Women still aren’t the big thinkers in foreign affairs. Why is that?
“According to the American Political Science Association (APSA), in 2010 just 19 percent of women held full professorships in political science, . . .” Really?
On a more serious note, the hypothesis is that women are underrepresented among the “big thinkers” in foreign affairs, but the article actually suggests that they are, in fact, underrepresented across-the-board.
You note, “just 19 percent of women held full professorships in political science”.
There being about 150 million women in the US alone, it’s remarkable that 19 percent of them hold full professorships in political science.
No, she did (hence the quotes). I was being ironic.
Why is it a bad thing for talented and intelligent people to raise children?
Jim, I think the point that Ms. Tchalakov (who apparently wants to be thought of as a man — the wife or daughter of a Tchalakov would be Tchalakova) was trying to make is that talented and intelligent women are penalized because they might choose to do so. She’s right, of course, but that has absolutely nothing to do with either international relations or foreign affairs. [/grin]
Opportunity costs are opportunity costs. Life cannot be made perfect, and to try to do so usually screws something else up very, very badly.
“The most dangerous thing you can do is to take any one impulse of your own nature and set it up as the thing you ought to follow at all costs. There’s not one of them which won’t make us into devils if we set it up as an absolute guide. You might think love of humanity in general was safe, but it isn’t. If you leave out justice you’ll find yourself breaking agreements and faking evidence in trials “for the sake of humanity” and become in the end a cruel and treacherous man.”
– C. S. Lewis
Careerism is not worth sacrificing motherhood. The species is the worse for anyone’s trying, and society faces destruction if such an idea is normative.
Certainly that’s a valid point regarding how far we want to embrace “feminist” changes overall. But in the case of the *most talented* — and we’re talking about less than 1% of 1% … no, we’re talking about 1 per 10 million — their ability to improve the world by breeding is enormously overshadowed by the potential of the world fully utilizing the intellectual advances they generate.
Exceptions are exceptions, and norms are norms.
The author appears to be lamenting not just gender bias but also class/professional exclusion. Talent, seminal thinking, independence, ability, sagacity, etc. speak for themselves anywhere in the world. Now, breaking into established orders (conclaves) is a different societal arrangement – the very process of selection infers cultural and political bias as well as professional and class interests of the selectors (choice of public intellectuals). In the same way, author may be seeking (though lamenting) “price of the ticket” more than highlighting feminine exclusion vis-a-vis what ideas shall reach the public.
So what? How many blacks are ‘big thinkers’ in foreign affairs?
What’s her agenda — more quotas?
You engage consistently in social mindbugs (social mindbugs can give us both false feelings of faith in people we perhaps shouldn’t trust and the opposite – feelings of distrust toward those whom we perhaps should trust). How you can extrapolate (black Americans in this instance) indicate how simply you make assessments (without recognizing fallibility of decision) on people with little discomfort at having done so – though social mindbugs are not restricted to decisions based on a person’s race ethnicity or gender.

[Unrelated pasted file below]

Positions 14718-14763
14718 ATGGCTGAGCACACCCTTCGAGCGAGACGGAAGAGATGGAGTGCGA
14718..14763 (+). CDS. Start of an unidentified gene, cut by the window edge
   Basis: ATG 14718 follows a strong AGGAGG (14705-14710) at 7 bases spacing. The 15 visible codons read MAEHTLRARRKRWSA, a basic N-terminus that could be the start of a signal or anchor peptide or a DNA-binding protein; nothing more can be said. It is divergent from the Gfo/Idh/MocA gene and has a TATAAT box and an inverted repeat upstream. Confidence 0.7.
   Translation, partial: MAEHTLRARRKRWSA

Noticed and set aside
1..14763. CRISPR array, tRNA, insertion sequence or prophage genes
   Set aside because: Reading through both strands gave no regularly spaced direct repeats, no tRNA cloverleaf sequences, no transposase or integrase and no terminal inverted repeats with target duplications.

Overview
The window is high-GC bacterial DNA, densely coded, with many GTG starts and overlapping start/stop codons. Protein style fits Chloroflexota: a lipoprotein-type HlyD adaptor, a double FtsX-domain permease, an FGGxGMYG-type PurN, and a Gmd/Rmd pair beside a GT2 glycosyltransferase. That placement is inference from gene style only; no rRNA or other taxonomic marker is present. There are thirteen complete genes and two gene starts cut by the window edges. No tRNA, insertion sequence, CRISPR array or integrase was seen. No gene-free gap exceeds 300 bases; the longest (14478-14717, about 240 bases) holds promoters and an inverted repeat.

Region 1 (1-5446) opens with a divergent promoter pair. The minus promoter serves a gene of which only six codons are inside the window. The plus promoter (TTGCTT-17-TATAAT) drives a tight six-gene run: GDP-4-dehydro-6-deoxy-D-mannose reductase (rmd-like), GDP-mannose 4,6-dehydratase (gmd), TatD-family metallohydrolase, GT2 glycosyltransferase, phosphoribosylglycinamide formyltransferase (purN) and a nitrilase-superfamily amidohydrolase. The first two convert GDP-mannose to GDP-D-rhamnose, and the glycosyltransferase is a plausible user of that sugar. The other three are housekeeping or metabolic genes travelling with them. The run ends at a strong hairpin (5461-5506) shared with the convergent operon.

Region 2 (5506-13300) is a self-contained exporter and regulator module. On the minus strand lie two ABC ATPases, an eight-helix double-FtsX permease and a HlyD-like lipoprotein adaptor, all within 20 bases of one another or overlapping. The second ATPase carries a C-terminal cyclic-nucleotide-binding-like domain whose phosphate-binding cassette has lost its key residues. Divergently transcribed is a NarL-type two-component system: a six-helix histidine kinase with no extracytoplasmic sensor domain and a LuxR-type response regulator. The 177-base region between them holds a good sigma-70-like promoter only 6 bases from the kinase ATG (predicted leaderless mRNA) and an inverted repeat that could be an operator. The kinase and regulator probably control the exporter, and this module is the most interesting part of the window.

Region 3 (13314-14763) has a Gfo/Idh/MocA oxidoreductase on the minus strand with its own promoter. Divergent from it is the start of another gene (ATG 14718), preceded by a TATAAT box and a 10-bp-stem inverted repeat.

Say, it sounds like you live in a sociology department.
No, I live in a complex (sometimes) world.
I suspect that the problem is that fewer women are willing to dedicate themselves to self-promotion. There is the idea that if one is sufficiently good at one’s job, one will be recognized and rewarded, and to some degree that actually happens. But if you want to reach the very top of the big leagues, you’ve got to treat self-advancement as the primary goal, not as a consequence. And women are a lot less willing to do that, at least in this culture at this time.
And it doesn’t help that the place where the winners take the biggest prizes is guiding nations through the messiest conflicts, which means that the biggest stars are going to be the ones that study the most aggressive conflicts.
You quote, “the Kennedy Administration had its “brain trust” of Harvard faculty
members, and university professors were often vital public intellectuals
who served off and on in government”.
Wow… the Bay of Pigs, the Cuban Missile Crisis, and the first firm embrace of the tar-baby that was Vietnam…
It’s worse now. We put a generation of Ivy Leaguers in charge because we wanted philosopher-kings; we got robber-barons on Wall Street and imperious petty bureaucrats regulating all aspects of our lives and work, instead.
Giving the intelligentsia too much power turns out like giving anyone else too much power… they pursue their own interests at the expense of everyone else’s. Power corrupts.
Pull the plug on Washington. Keep the marble buildings and the Smithsonian as our Kyoto, or our Vatican City; move the offices, including the President, Congress, and Courts, to “flyover country” — Omaha maybe. If Omaha starts metastasizing like DC has in the last couple of decades, move again.
Keep the power and the corruption from putting down roots.
Amusingly, if that’s the correct word, the exclusivity of the club may well boil down to the political affiliation of the women who attempt to join said club (or the reasons why they choose their respective affiliation).
After all, does anyone really believe Hillary Clinton, Susan Rice, Samantha Powers, or Madeleine Albright are intellectual heavy-weights … anyone other than their sycophantic followers that is.